Mexico

In October 2020, authorities in Mexico City set up metal fences (pictured here) to protect a statue of Christopher Columbus from protesters. Officials later removed the sculpture, ostensibly for restoration.

Monument to Indigenous Women Will Replace Columbus Statue in Mexico City

Named after the Nahuatl word for "water," the sculpture will depict a member of the Mesoamerican Olmec civilization

This Aztec pictogram depicts warriors drowning as a temple burns in the background. New research links the scene to a 1507 earthquake.

Aztec Pictograms Are the First Written Records of Earthquakes in the Americas

New analysis of the 16th-century "Codex Telleriano-Remensis" reveals 12 references to the natural disasters

Archaeologists hope the flowers will shed new light on rituals conducted by the ancient residents of Teotihuacán.

Cool Finds

1,800-Year-Old Flower Bouquets Found in Tunnel Beneath Teotihuacán Pyramid

The well-preserved plants were likely used in a ritual ceremony

Alfredo Ramos Martínez, La Malinche (Young Girl of Yalala, Oaxaca), 1940

Was La Malinche, Indigenous Interpreter for Conquistador Hernán Cortés, a Traitor, Survivor or Icon?

A new exhibition at the Denver Art Museum explores the legacy of an enslaved woman who aided Spain's conquest of the Americas

Researchers hoped to open the tunnel to the public. Due to the Covid-19 pandemic, they must settle for covering it with dirt until work can resume.

Mexican Archaeologists Rebury Tunnel Adorned With Aztec Carvings After Losing Funding

Costs associated with the Covid-19 pandemic have placed the preservation project on an indefinite hold

Small family-run dive tour operations in Mexico have been found to give more back to their communities than large foreign-owned businesses.

In Mexico, Dive Tourism Is Worth as Much as Fishing

Researchers estimate diving and snorkeling bring in up to $725 million annually

Frida Kahlo, Self-Portrait With Small Monkey, 1945, oil on masonite

'Once-in-a-Lifetime' Frida Kahlo Retrospective Debuts in Chicago Suburbs

The monumental exhibition features 26 of the Mexican painter’s works—a staggering 10 percent of her oeuvre

Approximately 500 years ago, Spanish forces laid siege to the Aztec capital of Tenochtitlán.

Mexico City Marks 500th Anniversary of the Fall of Tenochtitlán

The events highlight the complex legacy of 300 years of Spanish rule

Several male jaguars have been spotted in Arizona and New Mexico over the last twenty years, but no evidence of breeding pairs establishing territories beyond Mexico has been seen or reported.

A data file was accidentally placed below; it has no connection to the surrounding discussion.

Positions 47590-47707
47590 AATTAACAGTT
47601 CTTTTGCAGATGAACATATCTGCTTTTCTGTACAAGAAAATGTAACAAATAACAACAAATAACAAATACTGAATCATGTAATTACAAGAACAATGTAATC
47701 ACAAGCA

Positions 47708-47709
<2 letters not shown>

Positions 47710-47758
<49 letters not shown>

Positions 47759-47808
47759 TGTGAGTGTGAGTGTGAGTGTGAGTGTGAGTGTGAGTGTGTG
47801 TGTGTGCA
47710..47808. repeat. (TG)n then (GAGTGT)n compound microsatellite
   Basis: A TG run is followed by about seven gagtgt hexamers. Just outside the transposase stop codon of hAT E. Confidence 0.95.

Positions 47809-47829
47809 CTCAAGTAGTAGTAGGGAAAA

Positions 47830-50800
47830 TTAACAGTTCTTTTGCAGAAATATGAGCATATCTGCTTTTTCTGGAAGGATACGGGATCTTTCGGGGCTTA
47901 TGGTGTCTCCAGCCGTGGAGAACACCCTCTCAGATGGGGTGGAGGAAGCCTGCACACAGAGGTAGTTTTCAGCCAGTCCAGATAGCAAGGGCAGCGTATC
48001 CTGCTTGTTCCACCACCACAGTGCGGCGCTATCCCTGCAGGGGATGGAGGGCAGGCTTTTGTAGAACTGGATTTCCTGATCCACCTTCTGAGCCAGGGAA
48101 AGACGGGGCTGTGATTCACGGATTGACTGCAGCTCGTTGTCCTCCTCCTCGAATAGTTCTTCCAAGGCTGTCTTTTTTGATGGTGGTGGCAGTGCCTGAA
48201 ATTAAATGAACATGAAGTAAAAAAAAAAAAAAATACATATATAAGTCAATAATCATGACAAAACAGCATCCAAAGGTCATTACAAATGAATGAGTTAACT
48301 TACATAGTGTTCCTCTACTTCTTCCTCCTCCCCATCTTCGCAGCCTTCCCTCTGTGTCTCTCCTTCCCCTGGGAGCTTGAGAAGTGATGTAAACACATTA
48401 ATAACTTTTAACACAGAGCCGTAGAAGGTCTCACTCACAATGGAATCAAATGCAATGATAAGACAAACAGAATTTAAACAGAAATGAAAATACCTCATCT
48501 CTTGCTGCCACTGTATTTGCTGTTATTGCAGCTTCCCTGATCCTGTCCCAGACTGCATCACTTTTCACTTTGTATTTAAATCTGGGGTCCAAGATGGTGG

It's Time to Reintroduce Jaguars in the U.S. Southwest, Scientists and Conservation Groups Say

Hunting decimated the big cat’s population in the United States by the mid-20th century

Archaeologist Sergio Grosjean points to ancient handprints that decorate the interior of a cave in Mexico.

Cool Finds

1,200 Years Ago, Maya Children Decorated This Hidden Cave With Handprints

Archaeologists discovered the remarkable art about two decades ago but only publicized their findings now

Butterflies in Mexico’s monarch reserve. Their wings can function as solar panels, converting sunlight into energy for flight.

An Epic Monarch Migration Faces New Threats

The butterflies’ path, which stretches thousands of miles, is endangered by an array of challenges, including changes in climate and pesticides

The trove of smuggled artifacts included stone arrowheads, knives and other tools.

U.S. Authorities Return 523 Smuggled Pre-Hispanic Artifacts to Mexico

Investigators seized the cache of illegally imported objects in 2016

New research examining Mexican fishermen’s catches suggests the Gulf of California may be an overlooked great white shark nursery or pupping ground.

The Gulf of California May Be an Overlooked Home for Great White Sharks

The existence of an artisanal fishery in the region shows that these key predators may be more than just occasional visitors

Decades before Teotihuacán's conquest of Tikal in 378 A.D., the two cities may have enjoyed a friendly relationship.

Cool Finds

Were These Ancient Mesoamerican Cities Friends Before They Became Foes?

Ruins found in the Maya metropolis of Tikal appear to be an outpost of the distant Teotihuacán

The migration advances an average of 25 to 30 miles a day. A cyclist can cover similar distances.

What I Learned Biking the 10,000-Mile Migration Route of Monarch Butterflies

I set off to be the first person to cycle alongside the butterflies to raise awareness of their alarming decline

Smithsonian Voices

The Quarter-Century Reign of the All-Women Mariachi Reyna de Los Angeles

Far from a “girl band” or pop novelty, the group’s success is a hard-earned triumph of gender justice

The eagle shark's long, slender side fins are one of its "most striking features," says first author Romain Vullo.

New Research

Discovery of a 95-Million-Year-Old 'Eagle Shark' Fossil Makes Waves

The ancient creature likely used its six-foot-wide wingspan to move with 'underwater flight'

Much of the Apostle Santiago Church burned to the ground in a March 7 fire.

Fire at 16th-Century Mexican Church Prompts Debate Over How to Protect Cultural Heritage

Critics argue that a lack of preservation funding contributed to the devastating loss

Frida Kahlo, Still Life, 1951, oil on masonite

Five Rarely Seen Frida Kahlo Artworks United for Dallas Exhibition

The show features lesser-known paintings and drawings, most of which date to the end of the iconic Mexican artist's life

Taken in 1922, the ship Jose Gaspar passes the Lafayette Street Bridge in Tampa during the Gasparilla Festival

The True History and Swashbuckling Myth Behind the Tampa Bay Buccaneers' Namesake

Pirates did roam the Gulf Coast, but more myths than facts have inspired the regional folklore